By Kaisha Batman / KSN
(View original broadcast story)
GARDEN CITY, Kan. (KSNW) – What happens when language differences get in the way of understanding the facts pertaining to the COVID-19 vaccine? That’s the challenging reality many in southwest Kansas were facing until two medical professionals came together to start breaking down the barrier.
“It’s a heavy privilege to be in medicine right now, ” said southwest Kansas physician assistant, Erin Keeley.
Erin Keeley and Rachael Svaty are medical professionals practicing in southwest Kansas, one of the most diverse places in the state. Not only do the cities make up the densest Hispanic populations in the state, but the communities constitute of racial backgrounds as diverse as Asian, African-American, American Indian, and Native Hawaiian descent according to the U.S. Census Bureau.
Many consider the area as a melting pot.
“The variety of different cultures and populations in Garden City and southwest Kansas are so important and so valuable that we want everyone to have access to good information so they can truly make an informed decision,” said southwest Kansas family medicine physician, Rachael Svaty.
Keeley and Svaty have seen the varying backgrounds first-hand. Along with practicing in the Garden City and Lakin areas, the women are also well immersed in the refugee community, and upon realizing language barriers were leading to misinformation and lack of knowledge about COVID vaccines, the women volunteered their time to find a solution.
“We had heard lots of rumors that were scaring people that were not based on research or medical facts. I think it just became really apparent the need for resources for people to be able to understand in their own language what is true and what is important about vaccines to be able to make good decisions for themselves and for their families.”Erin Keeley, pysician’s assistant
It started as a late-night idea to create one informative video for their Somali neighbors next door in their native language, but after talking to colleagues and friends connected to other language groups, they realized there was a greater need.
“It’s easy to answer vaccine questions in English, it’s easy to answer even in Spanish with an interpreter, but those questions are not easily answered for many of the languages that are represented here,” said Svaty.
In Dodge City, 55.6% of the population speaks Spanish, 1% speaks Indo-European languages, 1.8% speaks Asian and Pacific Island languages, and 0.8% speak a language other than that.
In Garden City, 39.5% of the population speaks Spanish, 0.9% speaks Indo-European languages, 4.8% speaks Asian and Pacific Island languages, and 2.1% speak a language other than that.
Lastly, in Liberal, 54.7% of the population speaks Spanish, 0.6% speaks Indo-European languages, 2.2% speaks Asian and Pacific Island languages, and 2.1% speak a language other than that.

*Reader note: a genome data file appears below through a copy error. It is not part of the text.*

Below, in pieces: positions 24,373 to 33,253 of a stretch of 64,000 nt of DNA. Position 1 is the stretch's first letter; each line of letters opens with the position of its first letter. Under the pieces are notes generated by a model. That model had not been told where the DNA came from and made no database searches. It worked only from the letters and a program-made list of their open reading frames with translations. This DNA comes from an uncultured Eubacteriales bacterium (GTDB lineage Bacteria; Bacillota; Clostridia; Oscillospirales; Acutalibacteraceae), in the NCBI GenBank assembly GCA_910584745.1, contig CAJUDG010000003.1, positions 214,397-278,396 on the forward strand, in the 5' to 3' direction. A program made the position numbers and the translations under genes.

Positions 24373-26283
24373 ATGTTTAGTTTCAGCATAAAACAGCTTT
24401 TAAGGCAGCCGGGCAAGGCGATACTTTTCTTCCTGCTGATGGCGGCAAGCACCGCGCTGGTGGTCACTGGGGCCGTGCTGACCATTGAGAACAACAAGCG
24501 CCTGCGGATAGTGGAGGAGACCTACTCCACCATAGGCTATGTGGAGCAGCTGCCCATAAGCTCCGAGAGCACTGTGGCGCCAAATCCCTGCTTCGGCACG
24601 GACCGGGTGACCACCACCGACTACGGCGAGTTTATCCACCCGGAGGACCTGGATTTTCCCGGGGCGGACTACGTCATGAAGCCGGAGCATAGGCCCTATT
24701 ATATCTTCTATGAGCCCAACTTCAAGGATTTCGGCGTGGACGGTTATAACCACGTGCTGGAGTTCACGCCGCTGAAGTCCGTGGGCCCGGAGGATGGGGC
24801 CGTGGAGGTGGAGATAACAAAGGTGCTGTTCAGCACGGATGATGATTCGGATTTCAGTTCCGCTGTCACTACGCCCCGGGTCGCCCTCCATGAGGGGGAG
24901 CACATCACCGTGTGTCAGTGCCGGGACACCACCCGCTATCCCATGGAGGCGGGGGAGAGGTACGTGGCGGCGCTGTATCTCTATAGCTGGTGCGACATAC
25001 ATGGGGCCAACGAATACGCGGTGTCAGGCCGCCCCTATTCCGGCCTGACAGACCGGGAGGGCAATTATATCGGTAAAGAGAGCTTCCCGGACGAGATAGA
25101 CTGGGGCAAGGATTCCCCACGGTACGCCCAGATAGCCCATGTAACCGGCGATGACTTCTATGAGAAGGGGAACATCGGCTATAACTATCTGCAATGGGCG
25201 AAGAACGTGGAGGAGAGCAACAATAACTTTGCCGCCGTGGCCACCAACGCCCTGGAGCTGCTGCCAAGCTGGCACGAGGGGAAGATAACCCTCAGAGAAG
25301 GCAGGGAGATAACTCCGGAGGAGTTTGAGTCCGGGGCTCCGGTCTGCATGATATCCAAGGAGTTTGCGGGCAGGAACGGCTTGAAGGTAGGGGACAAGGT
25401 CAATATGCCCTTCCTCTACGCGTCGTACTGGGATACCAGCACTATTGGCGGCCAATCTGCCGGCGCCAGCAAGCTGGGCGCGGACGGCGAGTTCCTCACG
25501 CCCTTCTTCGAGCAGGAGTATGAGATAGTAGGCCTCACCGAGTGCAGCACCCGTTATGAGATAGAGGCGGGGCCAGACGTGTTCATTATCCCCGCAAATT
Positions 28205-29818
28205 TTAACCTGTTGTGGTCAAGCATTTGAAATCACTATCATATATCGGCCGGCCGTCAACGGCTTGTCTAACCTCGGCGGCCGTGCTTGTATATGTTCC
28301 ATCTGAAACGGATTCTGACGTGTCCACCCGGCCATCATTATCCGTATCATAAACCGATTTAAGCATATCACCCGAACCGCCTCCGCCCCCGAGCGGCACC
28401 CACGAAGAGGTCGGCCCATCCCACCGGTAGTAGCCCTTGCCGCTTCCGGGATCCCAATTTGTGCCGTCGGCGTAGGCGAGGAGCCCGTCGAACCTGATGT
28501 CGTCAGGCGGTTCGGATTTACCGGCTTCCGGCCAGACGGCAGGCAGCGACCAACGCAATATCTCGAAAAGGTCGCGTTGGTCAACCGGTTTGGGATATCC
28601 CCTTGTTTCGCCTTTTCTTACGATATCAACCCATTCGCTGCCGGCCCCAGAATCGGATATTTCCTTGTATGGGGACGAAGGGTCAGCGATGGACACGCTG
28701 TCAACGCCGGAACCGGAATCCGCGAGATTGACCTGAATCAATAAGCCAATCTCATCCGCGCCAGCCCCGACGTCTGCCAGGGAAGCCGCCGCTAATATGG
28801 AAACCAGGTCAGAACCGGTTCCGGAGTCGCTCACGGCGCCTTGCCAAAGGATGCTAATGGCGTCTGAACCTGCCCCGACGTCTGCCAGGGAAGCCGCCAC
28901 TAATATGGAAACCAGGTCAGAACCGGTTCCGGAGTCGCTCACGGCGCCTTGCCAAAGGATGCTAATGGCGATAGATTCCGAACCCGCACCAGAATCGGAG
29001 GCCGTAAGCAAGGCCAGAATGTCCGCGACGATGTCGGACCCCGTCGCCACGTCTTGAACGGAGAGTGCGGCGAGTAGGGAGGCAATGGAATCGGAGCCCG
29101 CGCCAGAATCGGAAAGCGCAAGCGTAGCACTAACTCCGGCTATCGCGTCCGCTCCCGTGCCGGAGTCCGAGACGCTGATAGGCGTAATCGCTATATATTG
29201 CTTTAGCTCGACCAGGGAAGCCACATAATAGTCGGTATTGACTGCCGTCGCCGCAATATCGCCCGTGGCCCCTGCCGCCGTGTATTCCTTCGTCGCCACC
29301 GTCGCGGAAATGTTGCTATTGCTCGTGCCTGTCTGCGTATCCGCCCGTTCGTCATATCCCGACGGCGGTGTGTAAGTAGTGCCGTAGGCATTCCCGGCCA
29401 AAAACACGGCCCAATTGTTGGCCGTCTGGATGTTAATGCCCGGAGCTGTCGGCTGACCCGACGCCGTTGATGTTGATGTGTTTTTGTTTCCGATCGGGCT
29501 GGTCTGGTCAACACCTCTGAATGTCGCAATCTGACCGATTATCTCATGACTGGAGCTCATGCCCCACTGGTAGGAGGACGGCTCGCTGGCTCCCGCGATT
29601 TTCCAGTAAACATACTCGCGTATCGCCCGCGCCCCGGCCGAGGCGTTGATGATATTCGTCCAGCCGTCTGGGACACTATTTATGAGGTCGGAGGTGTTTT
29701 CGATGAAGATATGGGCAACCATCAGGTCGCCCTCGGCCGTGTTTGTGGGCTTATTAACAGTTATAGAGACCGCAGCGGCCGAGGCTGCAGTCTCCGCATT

The one video idea turned into a YouTube channel titled, ‘It’s a beautiful day in our neighborhood,’ with multiple videos aimed to help thousands.
“We wanted to create resources so that people could have educational information in their own language and be able to understand that and make an informed decision about getting the COVID-19 vaccine,” said Svaty.
The channel has 11 vaccine-related videos that address concerns and common questions.
“We try to do the videos like a question and answer conversation so that hopefully it will be easy to listen to and easy to understand,” said Svaty.
“It seems like a random group of languages, but we chose them because these are who our neighbors are and these are the languages that they speak,” said Keeley. “It’s pretty amazing that some of these languages that seem really unusual or obscure are spoken by people that live next door to us. I think that just speaks to the beauty and diversity of our community here in southwest Kansas.”
The videos are translated by both medical professionals and volunteer community interpreters.
“Our friends work with people who speak several different languages at Tyson and were able to ask their friends and coworkers to interpret for us. It was minority leaders in one language who found us connections to interpret in ten other languages,” said Keeley.
The initiative has quickly gained steam. Local organizations have jumped on board providing support and resources such as recording spaces and informational fliers. “It’s been a series of small conversations and big yes’s from people in the community who care about our neighbors,” said Keeley.
Minority leaders have also helped overcome the challenges of reaching different racial groups. They have helped Keeley and Svaty share the videos in communities they are less connected in, enabling the project to broaden its impact.
“We’ve really enjoyed the feedback from our interpreters when we’ve gotten to send them the videos, and they’ve honestly been the most effective channel in terms of sharing with friends and neighbors trying to serve our friends and neighbors,” said Keeley.
The first video was released two weeks ago while others, just three days ago. But in a short amount of time, the series has made an impact. It has been watched more than 1,500 times already and numerous people have reached out to Keeley and Svaty about the videos and how they have helped their communities.
“It’s been such a blessing to be apart of this and to be able to see community leaders within their own cultural groups and ethnicities rise up and say ‘yes’ I want to do this video to be able to educate my community,” said Svaty.